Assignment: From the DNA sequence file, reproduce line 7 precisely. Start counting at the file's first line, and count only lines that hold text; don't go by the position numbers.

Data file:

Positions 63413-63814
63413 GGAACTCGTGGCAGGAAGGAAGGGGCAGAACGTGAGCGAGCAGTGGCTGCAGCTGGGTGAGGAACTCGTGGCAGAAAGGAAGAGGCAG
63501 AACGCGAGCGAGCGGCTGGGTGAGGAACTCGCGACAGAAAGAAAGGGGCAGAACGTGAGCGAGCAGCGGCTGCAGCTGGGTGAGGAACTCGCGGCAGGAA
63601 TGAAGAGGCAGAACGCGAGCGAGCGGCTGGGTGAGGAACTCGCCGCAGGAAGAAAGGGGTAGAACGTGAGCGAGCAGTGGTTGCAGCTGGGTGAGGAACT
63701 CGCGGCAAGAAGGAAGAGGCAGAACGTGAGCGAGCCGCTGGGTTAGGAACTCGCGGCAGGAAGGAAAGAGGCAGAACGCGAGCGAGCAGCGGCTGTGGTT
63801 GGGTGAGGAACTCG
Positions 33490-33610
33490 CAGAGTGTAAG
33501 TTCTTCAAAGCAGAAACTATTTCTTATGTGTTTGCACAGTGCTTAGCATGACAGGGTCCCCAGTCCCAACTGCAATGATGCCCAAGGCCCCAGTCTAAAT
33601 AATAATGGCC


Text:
Positions 33490-33610